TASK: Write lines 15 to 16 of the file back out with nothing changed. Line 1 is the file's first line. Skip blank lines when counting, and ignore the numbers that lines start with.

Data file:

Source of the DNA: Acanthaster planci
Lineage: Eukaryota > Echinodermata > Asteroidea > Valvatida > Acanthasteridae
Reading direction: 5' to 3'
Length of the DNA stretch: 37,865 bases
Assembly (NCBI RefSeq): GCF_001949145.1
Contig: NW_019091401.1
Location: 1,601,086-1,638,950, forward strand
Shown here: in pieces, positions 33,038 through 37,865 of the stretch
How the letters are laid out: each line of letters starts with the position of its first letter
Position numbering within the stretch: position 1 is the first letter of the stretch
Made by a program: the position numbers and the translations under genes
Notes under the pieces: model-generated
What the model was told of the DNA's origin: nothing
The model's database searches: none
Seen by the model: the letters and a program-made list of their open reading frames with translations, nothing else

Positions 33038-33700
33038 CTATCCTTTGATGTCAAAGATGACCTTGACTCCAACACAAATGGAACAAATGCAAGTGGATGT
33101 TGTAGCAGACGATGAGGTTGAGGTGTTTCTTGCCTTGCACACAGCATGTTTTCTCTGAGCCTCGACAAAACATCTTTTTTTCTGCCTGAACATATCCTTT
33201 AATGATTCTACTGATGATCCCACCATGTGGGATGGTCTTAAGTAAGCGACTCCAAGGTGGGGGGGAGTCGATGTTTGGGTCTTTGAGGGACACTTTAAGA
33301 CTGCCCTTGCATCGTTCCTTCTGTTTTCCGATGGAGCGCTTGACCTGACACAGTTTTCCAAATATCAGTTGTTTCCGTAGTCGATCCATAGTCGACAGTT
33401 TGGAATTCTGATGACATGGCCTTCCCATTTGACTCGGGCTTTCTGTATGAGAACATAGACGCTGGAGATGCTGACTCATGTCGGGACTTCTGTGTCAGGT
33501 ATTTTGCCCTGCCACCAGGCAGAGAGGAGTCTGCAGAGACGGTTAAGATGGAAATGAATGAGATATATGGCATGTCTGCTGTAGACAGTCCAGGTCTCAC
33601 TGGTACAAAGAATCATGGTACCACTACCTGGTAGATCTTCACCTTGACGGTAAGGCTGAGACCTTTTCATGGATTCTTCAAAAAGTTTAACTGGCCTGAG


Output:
Seen by the model: the letters and a program-made list of their open reading frames with translations, nothing else

Positions 33038-33700